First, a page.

(Jenny Heilborn is a senior disability rights advocate at dLCV. Over the past few months, she has been working to educate policymakers about issues in the disability community. This is one of the issues she worked on at the state legislature.)
Recently in Massachusetts, a mother with a developmental disability gave birth to a child and found the child immediately removed from her custody by the state simply due to her disability. The state offered no reasonable accommodations for her disability during the child’s removal. Additionally, the state did not offer any supports or accommodations normally offered to non-disabled parents upon the removal of a child. The Department of Justice (DOJ) investigated and found unlawful discrimination. Yet still the mother and child were separated for almost two years after birth, denying both attachment, bonding, and the first two years of the infant’s life together.
You can read more about their story here:
Unfortunately, discrimination as based upon disability is a common issue and isn’t restricted to Massachusetts. The Office for Civil Rights (OCR) and the DOJ have received many complaints of discrimination from parents with disabilities regarding custody. These complaints seem to be on the rise. The American Bar Association (ABA) and the U.S. Department of Health and Human Services (HHS) have found that disabled parents face higher rates of removal of their children. For example, in the ABA 2017 Resolutions with Reports to the House of Delegates, the ABA cites 12.6 percent of parents with blind or deafness reported experiencing discriminatory treatment related to custody.
Upon urging from the Disability Commission in Virginia, Senator Barbara Favola, working in collaboration with the National Federation of the Blind and the disAbility Law Center of Virginia, put forth a bill to address the discrimination of blind parents in this year’s legislative session. Senate Bill 1199 provided that a parent’s blindness should not be the sole basis of denial or restriction of such their custody or visitation rights.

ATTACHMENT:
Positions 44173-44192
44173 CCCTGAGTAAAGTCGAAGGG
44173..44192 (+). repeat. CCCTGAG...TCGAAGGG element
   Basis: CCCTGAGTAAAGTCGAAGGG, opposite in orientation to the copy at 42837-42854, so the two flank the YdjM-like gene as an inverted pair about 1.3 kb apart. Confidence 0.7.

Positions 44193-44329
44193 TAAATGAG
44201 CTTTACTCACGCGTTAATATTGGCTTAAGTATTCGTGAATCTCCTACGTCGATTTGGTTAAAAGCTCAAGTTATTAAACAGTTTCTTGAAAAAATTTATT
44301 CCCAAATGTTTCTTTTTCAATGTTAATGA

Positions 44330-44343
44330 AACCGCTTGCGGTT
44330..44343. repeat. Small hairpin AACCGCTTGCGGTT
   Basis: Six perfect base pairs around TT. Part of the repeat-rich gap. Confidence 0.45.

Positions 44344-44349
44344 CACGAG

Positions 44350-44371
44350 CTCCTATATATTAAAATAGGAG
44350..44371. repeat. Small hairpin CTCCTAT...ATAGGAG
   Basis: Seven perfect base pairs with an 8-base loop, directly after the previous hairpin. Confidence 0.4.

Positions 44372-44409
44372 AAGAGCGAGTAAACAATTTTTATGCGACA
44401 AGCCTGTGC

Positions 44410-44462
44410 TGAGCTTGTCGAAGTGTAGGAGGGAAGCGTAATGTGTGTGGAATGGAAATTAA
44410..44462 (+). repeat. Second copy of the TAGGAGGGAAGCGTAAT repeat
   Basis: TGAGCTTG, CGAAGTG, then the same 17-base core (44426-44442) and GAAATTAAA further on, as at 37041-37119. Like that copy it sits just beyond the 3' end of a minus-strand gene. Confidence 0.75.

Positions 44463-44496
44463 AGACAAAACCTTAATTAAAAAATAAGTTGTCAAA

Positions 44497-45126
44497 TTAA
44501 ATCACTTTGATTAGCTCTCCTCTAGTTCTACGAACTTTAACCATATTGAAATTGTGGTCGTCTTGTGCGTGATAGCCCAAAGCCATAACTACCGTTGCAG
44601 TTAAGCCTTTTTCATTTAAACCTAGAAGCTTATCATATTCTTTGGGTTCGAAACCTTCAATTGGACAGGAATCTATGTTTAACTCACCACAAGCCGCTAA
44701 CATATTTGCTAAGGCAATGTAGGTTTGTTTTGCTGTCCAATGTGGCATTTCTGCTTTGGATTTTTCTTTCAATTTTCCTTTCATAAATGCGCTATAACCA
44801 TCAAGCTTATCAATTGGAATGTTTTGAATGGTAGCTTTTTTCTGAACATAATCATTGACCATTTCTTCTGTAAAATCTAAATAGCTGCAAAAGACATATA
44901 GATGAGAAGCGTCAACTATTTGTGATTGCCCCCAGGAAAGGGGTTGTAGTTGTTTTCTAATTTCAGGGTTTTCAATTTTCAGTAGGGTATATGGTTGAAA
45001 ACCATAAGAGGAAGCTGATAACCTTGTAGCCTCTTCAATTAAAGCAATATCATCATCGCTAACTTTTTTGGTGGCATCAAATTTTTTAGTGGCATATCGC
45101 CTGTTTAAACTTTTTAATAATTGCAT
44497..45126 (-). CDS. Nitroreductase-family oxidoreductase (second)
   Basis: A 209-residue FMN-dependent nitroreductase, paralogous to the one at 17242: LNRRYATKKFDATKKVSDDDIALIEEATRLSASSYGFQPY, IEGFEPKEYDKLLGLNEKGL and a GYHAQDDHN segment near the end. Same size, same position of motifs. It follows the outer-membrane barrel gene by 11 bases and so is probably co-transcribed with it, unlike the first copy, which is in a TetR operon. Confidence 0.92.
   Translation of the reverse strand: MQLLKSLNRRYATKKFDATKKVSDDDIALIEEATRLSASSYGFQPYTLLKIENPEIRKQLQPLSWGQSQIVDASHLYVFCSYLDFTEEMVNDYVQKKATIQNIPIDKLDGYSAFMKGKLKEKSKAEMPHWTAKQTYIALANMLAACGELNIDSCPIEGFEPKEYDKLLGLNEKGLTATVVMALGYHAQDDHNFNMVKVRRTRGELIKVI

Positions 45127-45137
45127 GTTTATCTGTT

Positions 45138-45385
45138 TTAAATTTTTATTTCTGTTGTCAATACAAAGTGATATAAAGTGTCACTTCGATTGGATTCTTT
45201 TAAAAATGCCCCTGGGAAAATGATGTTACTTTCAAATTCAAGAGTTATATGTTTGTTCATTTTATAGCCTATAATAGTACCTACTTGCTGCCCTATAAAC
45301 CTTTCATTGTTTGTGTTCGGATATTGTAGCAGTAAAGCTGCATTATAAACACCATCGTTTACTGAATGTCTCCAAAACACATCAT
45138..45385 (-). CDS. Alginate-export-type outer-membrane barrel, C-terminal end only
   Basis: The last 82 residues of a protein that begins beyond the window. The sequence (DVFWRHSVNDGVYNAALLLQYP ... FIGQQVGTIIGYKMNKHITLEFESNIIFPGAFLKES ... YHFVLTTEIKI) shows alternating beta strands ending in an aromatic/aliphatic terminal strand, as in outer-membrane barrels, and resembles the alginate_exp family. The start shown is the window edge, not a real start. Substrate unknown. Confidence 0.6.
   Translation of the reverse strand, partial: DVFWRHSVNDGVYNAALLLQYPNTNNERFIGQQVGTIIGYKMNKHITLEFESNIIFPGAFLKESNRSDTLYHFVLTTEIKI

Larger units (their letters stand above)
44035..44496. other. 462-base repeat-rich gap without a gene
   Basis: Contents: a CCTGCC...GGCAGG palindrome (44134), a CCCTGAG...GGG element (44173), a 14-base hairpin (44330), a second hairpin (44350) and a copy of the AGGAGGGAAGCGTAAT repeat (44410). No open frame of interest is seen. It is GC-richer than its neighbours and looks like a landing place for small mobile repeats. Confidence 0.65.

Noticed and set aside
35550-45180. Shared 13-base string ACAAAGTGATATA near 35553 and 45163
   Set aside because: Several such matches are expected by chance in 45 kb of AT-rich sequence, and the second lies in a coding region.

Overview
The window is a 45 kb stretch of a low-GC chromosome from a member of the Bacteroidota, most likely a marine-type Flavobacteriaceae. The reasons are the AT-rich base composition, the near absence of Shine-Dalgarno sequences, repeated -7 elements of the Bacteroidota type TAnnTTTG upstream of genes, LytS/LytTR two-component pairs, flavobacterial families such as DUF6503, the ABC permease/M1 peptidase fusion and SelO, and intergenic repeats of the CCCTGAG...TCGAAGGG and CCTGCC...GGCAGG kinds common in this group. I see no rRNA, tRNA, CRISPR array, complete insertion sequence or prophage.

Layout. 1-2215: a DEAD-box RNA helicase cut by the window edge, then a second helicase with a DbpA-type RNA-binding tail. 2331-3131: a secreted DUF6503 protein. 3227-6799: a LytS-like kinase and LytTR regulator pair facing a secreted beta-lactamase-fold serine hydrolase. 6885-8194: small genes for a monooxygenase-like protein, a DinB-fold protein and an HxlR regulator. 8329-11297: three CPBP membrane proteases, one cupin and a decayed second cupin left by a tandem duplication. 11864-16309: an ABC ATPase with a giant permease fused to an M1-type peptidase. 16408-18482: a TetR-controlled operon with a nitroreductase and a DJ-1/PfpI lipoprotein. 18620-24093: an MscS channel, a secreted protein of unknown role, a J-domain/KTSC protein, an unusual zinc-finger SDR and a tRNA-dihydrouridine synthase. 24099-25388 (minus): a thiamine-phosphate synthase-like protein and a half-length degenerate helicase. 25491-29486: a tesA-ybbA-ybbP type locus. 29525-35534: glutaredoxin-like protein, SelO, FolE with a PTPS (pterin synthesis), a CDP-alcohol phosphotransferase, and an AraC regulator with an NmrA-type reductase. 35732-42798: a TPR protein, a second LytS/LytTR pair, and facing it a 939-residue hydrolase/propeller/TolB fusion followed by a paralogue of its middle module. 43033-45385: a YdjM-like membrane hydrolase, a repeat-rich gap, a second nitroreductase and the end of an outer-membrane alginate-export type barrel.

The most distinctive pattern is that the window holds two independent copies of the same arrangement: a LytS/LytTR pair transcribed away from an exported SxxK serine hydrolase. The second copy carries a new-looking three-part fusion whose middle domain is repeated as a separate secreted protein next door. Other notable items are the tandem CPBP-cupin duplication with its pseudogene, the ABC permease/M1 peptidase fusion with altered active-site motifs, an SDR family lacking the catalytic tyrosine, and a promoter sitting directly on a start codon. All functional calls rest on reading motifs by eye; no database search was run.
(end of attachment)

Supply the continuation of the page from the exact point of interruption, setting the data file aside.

Although Senate Bill 1199 passed through the Senate without opposition, it did not pass the House due to opposition from the Virginia Bar Association’s Family Law Coalition. This opposition centered around legal interpretation of applicability of the Americans with Disabilities Act (ADA) and if the parent’s blindness alone could serve as the basis of a denial or restriction of custody without clear and convincing evidence that the best interests of the child would not be served or met.
After lengthy debate and testimony from all sides, it was recommended to table the bill and to form a workgroup with interested stakeholders to address all concerns. The workgroup will include Senator Favola, the National Federation of the Blind, the Virginia Department of the Blind and Vision Impaired, the Family Law Coalition, the disAbility Law Center, and all other interested parties to develop a revised bill for the 2018 General Assembly.
“It takes no compromise to give people their rights…it takes no money to respect the individual. It takes no political deal to give people freedom. It takes no survey to remove repression.” —Harvey Milk
Join our voices as we fight for equal civil rights for individuals with disabilities.